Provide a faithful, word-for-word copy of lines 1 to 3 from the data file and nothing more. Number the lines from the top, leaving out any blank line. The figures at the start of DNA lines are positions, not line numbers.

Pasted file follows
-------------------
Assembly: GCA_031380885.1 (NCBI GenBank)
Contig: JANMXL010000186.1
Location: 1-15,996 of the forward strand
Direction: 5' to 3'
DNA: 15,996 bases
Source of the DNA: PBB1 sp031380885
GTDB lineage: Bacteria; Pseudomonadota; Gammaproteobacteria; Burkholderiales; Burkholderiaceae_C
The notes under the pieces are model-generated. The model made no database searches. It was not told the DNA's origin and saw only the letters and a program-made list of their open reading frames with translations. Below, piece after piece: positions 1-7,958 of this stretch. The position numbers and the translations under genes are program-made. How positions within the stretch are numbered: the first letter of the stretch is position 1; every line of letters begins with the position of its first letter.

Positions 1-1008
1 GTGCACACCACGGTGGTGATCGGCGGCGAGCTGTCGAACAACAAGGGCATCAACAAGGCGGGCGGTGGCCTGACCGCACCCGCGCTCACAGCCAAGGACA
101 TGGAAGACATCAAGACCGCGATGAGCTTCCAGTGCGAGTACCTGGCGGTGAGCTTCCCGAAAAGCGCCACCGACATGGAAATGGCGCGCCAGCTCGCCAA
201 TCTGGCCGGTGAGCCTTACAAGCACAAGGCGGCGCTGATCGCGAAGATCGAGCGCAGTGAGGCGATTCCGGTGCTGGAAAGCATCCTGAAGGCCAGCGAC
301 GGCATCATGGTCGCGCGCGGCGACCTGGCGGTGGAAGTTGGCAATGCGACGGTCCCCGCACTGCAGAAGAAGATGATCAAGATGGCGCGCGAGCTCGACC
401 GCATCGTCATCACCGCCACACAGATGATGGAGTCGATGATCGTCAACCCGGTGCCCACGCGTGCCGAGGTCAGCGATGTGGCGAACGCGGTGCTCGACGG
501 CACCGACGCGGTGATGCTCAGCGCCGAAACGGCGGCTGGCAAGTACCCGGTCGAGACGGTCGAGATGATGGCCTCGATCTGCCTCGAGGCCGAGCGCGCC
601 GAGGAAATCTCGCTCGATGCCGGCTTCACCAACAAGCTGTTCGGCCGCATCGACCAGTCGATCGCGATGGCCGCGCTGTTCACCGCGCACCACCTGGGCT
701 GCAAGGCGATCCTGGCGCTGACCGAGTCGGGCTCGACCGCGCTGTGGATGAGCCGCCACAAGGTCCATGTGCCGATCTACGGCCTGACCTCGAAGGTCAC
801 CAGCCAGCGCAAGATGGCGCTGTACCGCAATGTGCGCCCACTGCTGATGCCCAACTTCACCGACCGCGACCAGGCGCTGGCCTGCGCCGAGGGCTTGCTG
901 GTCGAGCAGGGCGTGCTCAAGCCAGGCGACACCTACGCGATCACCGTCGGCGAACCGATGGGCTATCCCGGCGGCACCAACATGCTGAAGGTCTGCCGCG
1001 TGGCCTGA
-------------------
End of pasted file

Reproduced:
Assembly: GCA_031380885.1 (NCBI GenBank)
Contig: JANMXL010000186.1
Location: 1-15,996 of the forward strand